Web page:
PARABLES Reflecting upon the Times, Newly Past, and yet Present;

By P: D: The Writer of the Problemes lately printed,

And now recommended to the attentive reading, serious consideration, and devout meditation OF ALL The Generals, Officers, & Souldiers, that have been imployed on either side in the late un­naturall WARRE; More especially of His Excellency, the Lord Fairfax, and those of his victorious ARMY.

Behold, because the Lord God of your Fathers was wroth with Judah, he hath de­livered them into your hand, and ye haue slain them in a rage that reacheth up unto heaven.

And now ye purpose to keep under the children of Judah and Jerusalem for bond­men, and bondwomen unto you: but are there not with you, even with you, sins against the Lord your God? 2 Chron. 28.9, & 10.

Quam fortia sunt verba recta!

⟨nouemb: 13⟩ Printed in the yeare. MDCXLVIII.

Parables reflecting upon the Times.

1. Whether if a loving husband have a jealous conceit that his Wife hath a mind to usurp authority over him, or in his affaires, beyond that which he think­eth fit, or would be for his honour to allow her, in respect of the custome of the Countrey where they live, though he beleeve she affecteth this power in her intendment for his good, yet whether he be bound to yeeld to her therein? Or if he be not so tame, as to thinke it his duty to be obe­dient to her for quietnesse sake, nor she so obedient to him, as to defist from seeking to have her will therein (as he imagineth) whether he may thereupon take occasion to abridge her of that interest either in his affections, or counsels by the way of advise, and of gentle perswasion, or in such his domesticke, or other affaires as are proper for her managing; and whether he be like to be better served by trusting servants, rather than his wife, in such things of course belonging to her care?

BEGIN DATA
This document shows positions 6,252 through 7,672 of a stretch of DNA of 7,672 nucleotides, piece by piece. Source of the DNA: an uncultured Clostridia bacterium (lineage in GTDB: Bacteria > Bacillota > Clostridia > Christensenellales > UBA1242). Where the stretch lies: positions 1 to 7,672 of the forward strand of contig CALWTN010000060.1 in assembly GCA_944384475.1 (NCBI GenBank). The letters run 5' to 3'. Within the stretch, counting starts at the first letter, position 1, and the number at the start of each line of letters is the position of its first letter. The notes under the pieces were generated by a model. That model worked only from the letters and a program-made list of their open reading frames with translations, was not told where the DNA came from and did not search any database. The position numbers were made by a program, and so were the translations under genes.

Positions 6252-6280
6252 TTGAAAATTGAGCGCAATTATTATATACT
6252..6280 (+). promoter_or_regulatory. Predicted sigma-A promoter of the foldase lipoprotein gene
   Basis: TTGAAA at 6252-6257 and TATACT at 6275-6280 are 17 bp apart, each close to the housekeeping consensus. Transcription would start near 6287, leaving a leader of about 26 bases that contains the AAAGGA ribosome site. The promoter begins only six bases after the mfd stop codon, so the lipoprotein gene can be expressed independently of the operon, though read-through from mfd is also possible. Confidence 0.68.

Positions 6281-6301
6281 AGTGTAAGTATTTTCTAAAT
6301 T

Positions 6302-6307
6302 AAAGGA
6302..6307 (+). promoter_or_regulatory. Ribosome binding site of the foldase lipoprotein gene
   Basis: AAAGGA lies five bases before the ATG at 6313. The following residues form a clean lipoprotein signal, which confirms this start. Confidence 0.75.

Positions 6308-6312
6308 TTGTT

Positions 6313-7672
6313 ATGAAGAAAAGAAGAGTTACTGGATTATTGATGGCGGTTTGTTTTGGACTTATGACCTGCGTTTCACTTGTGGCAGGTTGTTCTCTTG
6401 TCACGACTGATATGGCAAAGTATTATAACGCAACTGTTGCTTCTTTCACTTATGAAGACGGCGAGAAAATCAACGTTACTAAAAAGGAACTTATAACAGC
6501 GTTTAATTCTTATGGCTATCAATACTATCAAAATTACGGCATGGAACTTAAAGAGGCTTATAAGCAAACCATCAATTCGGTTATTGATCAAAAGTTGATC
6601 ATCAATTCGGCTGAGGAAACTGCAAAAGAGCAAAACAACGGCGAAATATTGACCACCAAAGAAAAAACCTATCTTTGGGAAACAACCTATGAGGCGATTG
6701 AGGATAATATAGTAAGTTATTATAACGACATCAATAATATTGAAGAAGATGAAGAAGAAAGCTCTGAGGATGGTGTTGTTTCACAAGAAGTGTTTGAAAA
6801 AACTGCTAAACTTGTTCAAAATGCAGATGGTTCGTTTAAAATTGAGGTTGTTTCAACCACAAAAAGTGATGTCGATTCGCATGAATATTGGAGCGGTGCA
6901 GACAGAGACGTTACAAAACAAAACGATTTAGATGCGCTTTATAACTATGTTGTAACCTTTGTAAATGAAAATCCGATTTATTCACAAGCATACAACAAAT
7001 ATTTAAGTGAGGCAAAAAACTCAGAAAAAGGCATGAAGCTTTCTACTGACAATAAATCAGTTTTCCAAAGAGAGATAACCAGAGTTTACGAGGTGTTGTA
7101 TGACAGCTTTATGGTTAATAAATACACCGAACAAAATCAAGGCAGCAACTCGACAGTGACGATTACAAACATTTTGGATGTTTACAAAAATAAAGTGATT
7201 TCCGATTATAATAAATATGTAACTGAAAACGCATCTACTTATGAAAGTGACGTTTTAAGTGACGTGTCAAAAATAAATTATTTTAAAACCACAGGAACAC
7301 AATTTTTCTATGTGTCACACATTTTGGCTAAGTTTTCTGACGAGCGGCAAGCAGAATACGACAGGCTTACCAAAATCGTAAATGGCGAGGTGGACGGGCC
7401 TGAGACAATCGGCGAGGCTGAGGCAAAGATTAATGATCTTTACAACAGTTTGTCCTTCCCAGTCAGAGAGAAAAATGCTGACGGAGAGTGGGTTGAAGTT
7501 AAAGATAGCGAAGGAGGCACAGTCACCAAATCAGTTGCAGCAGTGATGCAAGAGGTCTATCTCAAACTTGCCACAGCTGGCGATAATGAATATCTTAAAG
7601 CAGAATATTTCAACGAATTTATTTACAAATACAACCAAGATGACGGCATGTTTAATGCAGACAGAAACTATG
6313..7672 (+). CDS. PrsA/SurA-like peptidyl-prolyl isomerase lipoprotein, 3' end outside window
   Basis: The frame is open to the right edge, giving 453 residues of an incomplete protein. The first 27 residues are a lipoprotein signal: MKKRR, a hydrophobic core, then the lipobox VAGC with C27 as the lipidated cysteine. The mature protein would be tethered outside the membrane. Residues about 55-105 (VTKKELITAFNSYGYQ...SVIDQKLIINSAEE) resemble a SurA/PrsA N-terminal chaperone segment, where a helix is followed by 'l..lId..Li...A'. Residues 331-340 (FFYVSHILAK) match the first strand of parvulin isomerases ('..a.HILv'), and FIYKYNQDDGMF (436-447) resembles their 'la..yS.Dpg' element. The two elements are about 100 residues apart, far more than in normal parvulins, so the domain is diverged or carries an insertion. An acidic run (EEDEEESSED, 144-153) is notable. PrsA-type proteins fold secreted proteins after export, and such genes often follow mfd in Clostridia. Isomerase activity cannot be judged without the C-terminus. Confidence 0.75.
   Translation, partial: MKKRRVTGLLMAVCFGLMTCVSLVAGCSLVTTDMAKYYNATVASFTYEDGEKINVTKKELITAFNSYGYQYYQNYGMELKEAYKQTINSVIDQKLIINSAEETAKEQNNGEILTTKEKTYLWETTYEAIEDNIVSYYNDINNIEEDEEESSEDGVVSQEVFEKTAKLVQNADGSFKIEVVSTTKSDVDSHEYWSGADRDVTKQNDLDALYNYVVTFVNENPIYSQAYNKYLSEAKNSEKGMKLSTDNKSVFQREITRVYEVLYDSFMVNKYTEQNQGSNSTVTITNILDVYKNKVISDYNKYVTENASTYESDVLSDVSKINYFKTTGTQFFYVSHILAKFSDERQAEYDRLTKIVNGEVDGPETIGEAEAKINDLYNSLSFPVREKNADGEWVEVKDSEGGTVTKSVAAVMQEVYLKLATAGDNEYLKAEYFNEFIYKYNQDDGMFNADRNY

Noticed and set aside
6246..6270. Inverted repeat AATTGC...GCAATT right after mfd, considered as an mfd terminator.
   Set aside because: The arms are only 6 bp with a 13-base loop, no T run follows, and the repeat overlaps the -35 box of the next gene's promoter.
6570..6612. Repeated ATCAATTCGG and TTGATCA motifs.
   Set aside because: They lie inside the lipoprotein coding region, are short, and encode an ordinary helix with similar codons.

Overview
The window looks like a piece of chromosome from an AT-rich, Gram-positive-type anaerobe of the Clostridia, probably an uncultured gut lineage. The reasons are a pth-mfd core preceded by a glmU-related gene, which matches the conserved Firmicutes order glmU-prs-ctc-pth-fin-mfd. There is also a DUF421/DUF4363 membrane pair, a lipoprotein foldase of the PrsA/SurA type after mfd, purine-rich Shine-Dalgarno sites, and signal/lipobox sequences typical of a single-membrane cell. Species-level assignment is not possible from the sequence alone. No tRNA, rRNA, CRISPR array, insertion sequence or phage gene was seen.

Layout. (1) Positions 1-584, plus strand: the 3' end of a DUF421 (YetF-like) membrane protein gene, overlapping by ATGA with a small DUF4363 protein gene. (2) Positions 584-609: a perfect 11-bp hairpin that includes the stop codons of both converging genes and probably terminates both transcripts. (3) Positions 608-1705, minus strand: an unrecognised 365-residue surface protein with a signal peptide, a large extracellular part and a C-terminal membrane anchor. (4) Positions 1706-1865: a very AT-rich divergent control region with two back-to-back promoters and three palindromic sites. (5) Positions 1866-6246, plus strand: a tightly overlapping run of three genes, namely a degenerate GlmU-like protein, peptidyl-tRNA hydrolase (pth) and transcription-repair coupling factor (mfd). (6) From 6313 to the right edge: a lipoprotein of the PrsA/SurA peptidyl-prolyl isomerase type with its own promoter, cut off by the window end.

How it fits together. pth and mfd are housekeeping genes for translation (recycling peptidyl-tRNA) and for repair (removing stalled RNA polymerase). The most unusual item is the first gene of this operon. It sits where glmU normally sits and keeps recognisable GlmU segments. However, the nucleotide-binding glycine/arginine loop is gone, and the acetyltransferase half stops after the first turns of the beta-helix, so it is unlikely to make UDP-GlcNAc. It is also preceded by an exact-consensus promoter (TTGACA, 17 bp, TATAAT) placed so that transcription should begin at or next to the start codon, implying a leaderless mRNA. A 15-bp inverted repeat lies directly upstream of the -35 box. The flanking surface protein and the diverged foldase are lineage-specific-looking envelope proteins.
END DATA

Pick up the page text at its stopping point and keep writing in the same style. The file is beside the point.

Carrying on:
2. Whether uncertaine feares, and jealousies of the highest nature between man, and wife, and peradventure not altogether without some appearing cause, be a sufficient ground either for their withdrawing themselves from one anothers company, or for their continuing to live apart? And whether the devisers, bearers, receivers, spreaders, countenancers, and whisperers of uncharitable surmises and false tales between them, and all other promoters of such jealousies, and furtherers of such separation, or discon­tinuance, be not guilty of all the evill consequences of both?

[Page 4]3. Whether if a new married man, and his wife living in their Fathers house, should happen to fall out so farre, as to come to blowes, upon no other quarrell but such his uncertaine feares, and jealousies of her affecting superi­ority, and their Fathers servants appointed to wait on them, in stead of parting them, should take part, some with their young Master, some with their young Mistresse, and some of those servants should chance to lose their life on both sides, whether all the slain should not be guilty of their owne, and of their fellowes deaths? And whether such servants remaining alive, as should still perswade, and urge the young people to try out the Mastery; or such as from the beginning ever perswaded to peace, and did what in them was to prevent this unnaturall fray; or after it came to bloud, at last repenting their having had any hand there­in, became thereupon the more effectuall solliciters, and importuners for a reconcilement, be like to have more blame, or thanks given from the good Gentleman their old Master, when he shall come to take notice of this matter, or of the young folke themselves, if once they come to be cor­dially kind againe?